What is a change in the biological structure or lifeways of an individual or population by which it becomes better fitted to survive and reproduce in its environment?
What do we call the spread of cultural elements from one culture to another?
When using cultural relativism, we are practicing which approach?
Emic Approach
According to our reading, “Am I Judging This?” by John Omohundro, what does it mean when someone is experiencing Culture Shock?
This person is experiencing a defensive psychological response to prolonged removal from his or her own culture and interaction with another culture.
According to John Omohundro, which level of cultural relativism would argue that there are no human universals and that cultures should be able to maintain their traditional beliefs and practices, whatever they are, with no interference from outsiders?
The Strong Doctrine
Which interpretation for seal hunting in Newfoundland reflects the approach of Cultural Relativism?
Seal hunting was an important part of the economy and a crucial component of social identity for Newfoundland males and should have been considered within its cultural context.
___________ is the tendency to view one’s own culture as best and to judge the behaviors and beliefs of culturally different people by one’s own standards.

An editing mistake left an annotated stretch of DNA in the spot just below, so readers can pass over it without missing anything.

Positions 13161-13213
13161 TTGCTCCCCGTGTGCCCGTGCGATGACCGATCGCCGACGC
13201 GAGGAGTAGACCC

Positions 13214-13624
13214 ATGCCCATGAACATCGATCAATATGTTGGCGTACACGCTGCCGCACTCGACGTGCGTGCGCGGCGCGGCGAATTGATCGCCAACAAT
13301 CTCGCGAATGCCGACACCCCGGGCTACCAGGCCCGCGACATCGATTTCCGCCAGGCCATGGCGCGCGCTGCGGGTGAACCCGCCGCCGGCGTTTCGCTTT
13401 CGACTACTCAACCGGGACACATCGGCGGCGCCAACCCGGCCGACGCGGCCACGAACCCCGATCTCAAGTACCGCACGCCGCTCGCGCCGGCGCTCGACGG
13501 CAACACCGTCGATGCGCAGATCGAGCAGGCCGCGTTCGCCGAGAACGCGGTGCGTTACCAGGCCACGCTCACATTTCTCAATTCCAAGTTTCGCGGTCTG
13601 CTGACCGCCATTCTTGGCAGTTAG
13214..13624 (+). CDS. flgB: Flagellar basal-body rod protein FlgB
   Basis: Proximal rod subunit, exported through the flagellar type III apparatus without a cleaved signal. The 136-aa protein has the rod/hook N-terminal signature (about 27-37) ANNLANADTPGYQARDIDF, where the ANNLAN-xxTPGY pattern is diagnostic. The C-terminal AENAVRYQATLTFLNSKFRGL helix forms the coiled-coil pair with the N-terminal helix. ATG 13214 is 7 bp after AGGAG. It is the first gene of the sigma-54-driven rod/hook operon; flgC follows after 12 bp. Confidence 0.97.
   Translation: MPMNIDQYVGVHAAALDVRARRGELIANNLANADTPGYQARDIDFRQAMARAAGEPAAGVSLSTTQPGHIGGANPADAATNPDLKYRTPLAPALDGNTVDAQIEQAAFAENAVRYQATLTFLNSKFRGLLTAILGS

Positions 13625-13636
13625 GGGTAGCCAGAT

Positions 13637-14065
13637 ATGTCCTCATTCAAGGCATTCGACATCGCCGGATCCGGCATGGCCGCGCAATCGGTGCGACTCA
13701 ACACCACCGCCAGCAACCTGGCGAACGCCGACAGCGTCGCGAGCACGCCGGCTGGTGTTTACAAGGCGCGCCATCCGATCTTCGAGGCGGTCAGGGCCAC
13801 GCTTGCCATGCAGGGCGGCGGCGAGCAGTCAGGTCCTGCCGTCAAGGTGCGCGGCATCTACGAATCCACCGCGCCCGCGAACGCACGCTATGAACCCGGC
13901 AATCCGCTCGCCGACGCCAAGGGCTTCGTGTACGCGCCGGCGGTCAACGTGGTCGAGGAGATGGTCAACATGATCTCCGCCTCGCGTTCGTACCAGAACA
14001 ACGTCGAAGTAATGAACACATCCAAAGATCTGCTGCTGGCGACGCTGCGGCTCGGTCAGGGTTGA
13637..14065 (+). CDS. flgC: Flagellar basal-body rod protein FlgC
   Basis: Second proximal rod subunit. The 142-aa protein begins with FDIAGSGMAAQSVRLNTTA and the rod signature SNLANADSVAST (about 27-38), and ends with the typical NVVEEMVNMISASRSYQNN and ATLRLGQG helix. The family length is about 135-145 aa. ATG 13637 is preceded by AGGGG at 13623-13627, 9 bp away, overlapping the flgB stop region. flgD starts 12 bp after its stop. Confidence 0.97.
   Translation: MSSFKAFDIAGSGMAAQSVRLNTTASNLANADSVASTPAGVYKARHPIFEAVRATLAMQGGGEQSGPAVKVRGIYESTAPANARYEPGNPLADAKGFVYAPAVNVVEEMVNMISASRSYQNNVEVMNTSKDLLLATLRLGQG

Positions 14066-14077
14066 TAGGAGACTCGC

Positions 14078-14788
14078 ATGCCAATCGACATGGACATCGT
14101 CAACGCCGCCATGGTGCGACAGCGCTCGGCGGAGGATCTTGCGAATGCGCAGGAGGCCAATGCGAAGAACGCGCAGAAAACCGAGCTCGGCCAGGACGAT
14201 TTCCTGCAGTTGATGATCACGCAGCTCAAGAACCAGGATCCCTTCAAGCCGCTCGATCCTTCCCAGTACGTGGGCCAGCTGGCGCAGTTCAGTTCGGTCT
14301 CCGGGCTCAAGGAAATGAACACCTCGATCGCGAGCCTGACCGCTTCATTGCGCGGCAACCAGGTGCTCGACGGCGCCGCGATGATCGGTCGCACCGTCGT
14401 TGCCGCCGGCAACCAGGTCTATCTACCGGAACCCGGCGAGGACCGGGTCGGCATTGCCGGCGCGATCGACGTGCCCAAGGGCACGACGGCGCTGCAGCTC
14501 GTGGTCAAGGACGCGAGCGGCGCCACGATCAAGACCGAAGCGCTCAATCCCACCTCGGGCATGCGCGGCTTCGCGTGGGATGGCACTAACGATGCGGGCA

What is the major research tool of cultural anthropology? It includes both fieldwork among people in a society and the written results of such fieldwork.
What type of study is the attempt to find general principles or laws that govern cultural phenomena?
What do we call a person from whom anthropologists gather data?
cultural consultant
Which of the following is NOT one of the rules in the American Anthropological Association’s Code of Ethics?
Advance the goals of anthropological research at all costs
What is the primary research technique used to collect cultural data when an ethnographer goes to live with another community and document characteristics of their culture?
Participant Observation
Which ethnographic research methodology focuses on collecting narratives of the life experiences of research participants?
Life Histories